Thou shall not steal t-shirts

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Yes, it’s admirable indeed that the Archdiocese of Manila has seen fit to remind its flock and all else with t-shirts proclaiming the seventh commandment: Thou shall not steal.

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But at this point which is well into the Age of Stealing done in plain view or behind closed doors, by government officials, entrepreneurial private parties, street people, etc. should not the message be made clearer? Most everyone seems to have forgotten the definition of theft – taking for yourself what is not yours, what you did not earn, what belongs to someone else.

There are also many ways of stealing – armed robbery, stealthy theft, manipulation of records, influence peddling, protection rackets, bribery, and let us not forget discounts for the powers-that-be.

The latter is one that is facing us lately with so-called discounts on condominiums, luxury vehicles, even building materials, that it seems to have become the rage among our government personalities. Let it be defined then for clarification and as a cautionary tale.

Discounts are given when it is to the advantage of both seller and buyer (discounts are necessarily a matter that comes with exchange of goods). When a seller gives a discount it is because he is making enough of a profit, wants to keep the goodwill of the buyer or because the buyer will be encouraged to buy more. It is very simple, let us not complicate it. A seller gives a discount because it will benefit him too and not just the buyer.

Discounts are of course a matter of calculation, balance and even restraint. If there are huge discounts, there are compensating gains. A department store can announce a huge sale to encourage a rise in sales volume beyond the usual that will in turn gain a profit beyond the usual everyday selling norm. Or, a hugely discounted item in any business will attract a crowd of buyers who while necessarily in the premises to get the discount might buy something else in the process which will turn to the profit of the seller.

Marketing people can define to you all the kinds of discounts to be given but you can be sure that if they are in their right minds, they invest in the discounts to make a profit in the long run.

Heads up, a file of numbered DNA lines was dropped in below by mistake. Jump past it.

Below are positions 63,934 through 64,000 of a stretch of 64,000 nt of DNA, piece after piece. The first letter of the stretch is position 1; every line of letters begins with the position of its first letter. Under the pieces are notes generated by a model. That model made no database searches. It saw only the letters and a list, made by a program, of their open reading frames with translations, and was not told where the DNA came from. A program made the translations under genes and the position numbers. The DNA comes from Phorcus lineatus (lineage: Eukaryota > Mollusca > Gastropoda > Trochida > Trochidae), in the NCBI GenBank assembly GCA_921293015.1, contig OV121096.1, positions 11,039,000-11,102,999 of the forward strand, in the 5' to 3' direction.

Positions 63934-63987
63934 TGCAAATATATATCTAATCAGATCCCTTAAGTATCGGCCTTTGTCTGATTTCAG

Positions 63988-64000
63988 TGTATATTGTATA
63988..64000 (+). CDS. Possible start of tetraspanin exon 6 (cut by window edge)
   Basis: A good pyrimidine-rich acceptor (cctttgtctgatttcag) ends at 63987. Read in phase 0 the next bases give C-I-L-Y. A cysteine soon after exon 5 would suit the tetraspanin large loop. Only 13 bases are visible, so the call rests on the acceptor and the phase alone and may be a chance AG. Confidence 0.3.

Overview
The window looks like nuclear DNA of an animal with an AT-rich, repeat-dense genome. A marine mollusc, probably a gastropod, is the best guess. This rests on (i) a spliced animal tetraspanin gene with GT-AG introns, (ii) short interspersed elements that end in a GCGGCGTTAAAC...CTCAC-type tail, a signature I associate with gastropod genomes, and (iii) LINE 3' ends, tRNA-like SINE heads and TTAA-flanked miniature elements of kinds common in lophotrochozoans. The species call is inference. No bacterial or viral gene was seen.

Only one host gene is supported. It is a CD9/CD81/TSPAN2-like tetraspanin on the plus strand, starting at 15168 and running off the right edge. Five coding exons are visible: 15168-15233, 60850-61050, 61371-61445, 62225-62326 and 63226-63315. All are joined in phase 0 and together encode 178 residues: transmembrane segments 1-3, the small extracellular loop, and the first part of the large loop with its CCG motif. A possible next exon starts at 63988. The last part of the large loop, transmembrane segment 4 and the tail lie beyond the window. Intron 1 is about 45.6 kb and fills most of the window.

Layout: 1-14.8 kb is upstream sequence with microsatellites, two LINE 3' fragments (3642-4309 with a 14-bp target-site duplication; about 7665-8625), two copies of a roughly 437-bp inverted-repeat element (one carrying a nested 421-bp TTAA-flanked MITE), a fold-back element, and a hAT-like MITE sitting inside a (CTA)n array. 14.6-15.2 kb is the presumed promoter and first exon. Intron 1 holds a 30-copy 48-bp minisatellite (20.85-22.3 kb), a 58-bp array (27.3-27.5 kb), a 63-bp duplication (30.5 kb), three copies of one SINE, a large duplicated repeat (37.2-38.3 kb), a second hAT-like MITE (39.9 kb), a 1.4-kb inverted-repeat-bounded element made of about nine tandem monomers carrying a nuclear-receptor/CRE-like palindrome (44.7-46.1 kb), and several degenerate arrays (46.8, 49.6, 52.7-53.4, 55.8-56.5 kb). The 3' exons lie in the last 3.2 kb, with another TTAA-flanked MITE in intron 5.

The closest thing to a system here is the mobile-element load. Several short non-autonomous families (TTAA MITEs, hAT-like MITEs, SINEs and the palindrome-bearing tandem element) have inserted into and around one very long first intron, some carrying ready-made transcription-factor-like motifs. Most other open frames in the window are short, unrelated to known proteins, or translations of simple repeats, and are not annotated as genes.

In the matter of mysterious discounts or ridiculous giveaway prices as we are hearing from the latest actuations of government officials vis-a vis merchants or sellers, it may be a very long run but the investment in the lowering of the price and the time to get back the profit (here not necessarily in monetary terms but in other advantages) will be accomplished in good time for the seller. Discounts expect reciprocity.

The trick is to translate the “discount” from the lowering of the price to the “profit” that is to be eventually gained. Thus, we are talking here not just in monetary terms though they may begin that way but the endgame which may not be quite monetary is a gain, nevertheless. Such as exemption from following the law, advantages over others beyond the law, etc.

Discounts are the garden path that government officials from lawmakers to police officials to government agency personnel have to negotiate to get to the straight and narrow path, the “daan na matuwid” so to speak where discounts are out of line. It is the testing of the official who can get through the garden path without falling into its temptations with discounts, perks, privileges, payouts, whatever to do his duty.

Thus, we have seen the garden paths that have snared our powers-that-be: Huge discounts on real estate, condominiums, vehicles, trip fares, merchandise, etc. given in eye-popping amounts by sellers who will want a return of favor usually paid in government coin, government power, government connections, not the personal means of the availer of the discount who is a government official. To be graphic, government power, connections, and other amenities given to government officials is government coin. Government coin is to be used for duty, and it is by no means the personal means of the government official. Using it to buy himself an asset or an advantage that is for his personal use is using other means not his own, or means that are restricted for official duties not for personal gain. If this government coin is used (despite some pecuniary addition by the official), it still is not his to use to gain a personal benefit. Meaning, he used something that does not belong to him to acquire something that is now personally his. Or, using the government position to acquire private gain That is stealing, theft, for some even armed robbery, because of gaining something that is not paid by the official, acquiring something that belongs to others (as in government powers as a personal possession).

It is very clear if only the Archdiocese will spell it out, that discounts given to government officials are nothing but another violation of the seventh commandment, just another form of theft, just as dishonest as stealing in broad view.

That some of our officials can with a straight face say they did not question the huge discounts given to them by seekers of favors, people with ulterior motives, persons who need to escape the law be they merchants, or suprisingly generous citizens, shows either criminal ignorance or plain criminality.

Yes, let that be clearly said from the pulpits now that the seventh commandment, maybe all ten commandments, are in the unscrupulous dustbins that have become our public conscience.

miongpin@yahoo.com

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